Politicians like to talk about “freedom of choice.” They are talking about abortion. The assumption is that if a woman chooses not to have an abortion, then the blame, and thus, the financial and emotional responsibility for the child, rests squarely on her shoulders.

Yet, others take another approach. I’ll never forget my Italian teacher in college giving us undergrads a lecture on morals. She said something I’ve never heard anyone say out loud. “When you choose to have sex, you have made that choice.” God bless her for her audacity to speak out in the face of the victimization of women and children!

Does anyone have any idea how many poor yet honest men all over the world are living without love for months and years at a time, often going to another city for work so they can send money home to their families?

Can you imagine the terrified lifestyle of a typical Afghani woman existing on a couple bags of rice, taking care of her children alone, in the middle of a violent war, waiting for her husband to come back with some groceries in a few months?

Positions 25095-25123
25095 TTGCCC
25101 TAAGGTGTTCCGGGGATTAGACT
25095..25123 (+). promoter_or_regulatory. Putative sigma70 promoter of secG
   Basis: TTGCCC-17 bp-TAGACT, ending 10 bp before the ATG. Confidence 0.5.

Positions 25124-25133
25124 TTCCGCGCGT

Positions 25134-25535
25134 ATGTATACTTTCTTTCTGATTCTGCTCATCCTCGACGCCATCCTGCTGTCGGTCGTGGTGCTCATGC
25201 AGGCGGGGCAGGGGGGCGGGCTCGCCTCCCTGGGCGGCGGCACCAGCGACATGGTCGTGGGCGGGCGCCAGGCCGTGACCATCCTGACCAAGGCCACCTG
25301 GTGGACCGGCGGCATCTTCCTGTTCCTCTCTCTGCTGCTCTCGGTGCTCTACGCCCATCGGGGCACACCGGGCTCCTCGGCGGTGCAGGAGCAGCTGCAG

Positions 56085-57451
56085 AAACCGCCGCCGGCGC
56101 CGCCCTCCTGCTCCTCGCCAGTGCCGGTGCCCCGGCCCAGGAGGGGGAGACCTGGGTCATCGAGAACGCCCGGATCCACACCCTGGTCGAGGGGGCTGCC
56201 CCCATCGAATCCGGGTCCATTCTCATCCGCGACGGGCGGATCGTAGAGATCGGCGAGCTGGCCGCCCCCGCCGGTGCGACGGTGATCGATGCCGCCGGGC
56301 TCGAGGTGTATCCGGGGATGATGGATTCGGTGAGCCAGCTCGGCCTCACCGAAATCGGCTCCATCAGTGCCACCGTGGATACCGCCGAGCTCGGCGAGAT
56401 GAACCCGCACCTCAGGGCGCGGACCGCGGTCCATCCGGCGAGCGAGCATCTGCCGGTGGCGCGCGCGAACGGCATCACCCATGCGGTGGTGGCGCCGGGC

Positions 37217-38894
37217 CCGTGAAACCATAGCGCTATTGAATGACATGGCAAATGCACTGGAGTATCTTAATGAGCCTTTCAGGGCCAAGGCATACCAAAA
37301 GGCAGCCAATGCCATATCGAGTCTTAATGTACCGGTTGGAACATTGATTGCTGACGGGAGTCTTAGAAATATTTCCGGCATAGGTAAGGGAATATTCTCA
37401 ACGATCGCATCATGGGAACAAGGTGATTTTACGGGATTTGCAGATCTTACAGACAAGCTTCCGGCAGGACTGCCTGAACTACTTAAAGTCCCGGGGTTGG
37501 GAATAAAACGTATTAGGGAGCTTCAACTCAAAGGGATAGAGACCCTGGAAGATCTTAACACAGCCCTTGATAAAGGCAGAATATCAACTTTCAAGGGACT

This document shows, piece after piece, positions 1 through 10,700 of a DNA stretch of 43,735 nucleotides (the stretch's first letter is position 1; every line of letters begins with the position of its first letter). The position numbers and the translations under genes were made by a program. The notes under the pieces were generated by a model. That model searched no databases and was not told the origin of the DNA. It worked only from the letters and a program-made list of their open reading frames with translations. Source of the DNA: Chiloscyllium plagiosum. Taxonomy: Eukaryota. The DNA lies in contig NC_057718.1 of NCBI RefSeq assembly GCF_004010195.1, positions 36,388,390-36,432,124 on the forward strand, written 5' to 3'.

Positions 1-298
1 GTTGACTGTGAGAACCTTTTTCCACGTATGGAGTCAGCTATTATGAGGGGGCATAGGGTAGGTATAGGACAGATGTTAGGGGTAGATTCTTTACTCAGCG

Many families who are blessed to be together are very much together. As in, living in one room. Sharing a house with their siblings and their spouses and their children. Many families, even in Europe, live in a one room apartment. During the night, the living room becomes the bedroom.

If you have never witnessed childbirth, let me explain something to you. It really hurts. It turns your body inside out. For a woman to choose to let a man put his “gushing fluid” inside her is the voluntary personal choice to go through an experience that feels about as pleasant as having a bus roll over your body very, very slowly.

Pregnancy is a time of such sickness that if she were a man, he would choose not to work that day. Childbirth can last for days. It takes a woman three years to get back the full use of her body after having a baby, if she exercises daily. No matter what, she permanently loses the strength of her eyesight and teeth. What an unthinking man might have thought was simply a beautiful moment, for her it was a life investment. There is no such thing as “accidentally” getting someone pregnant.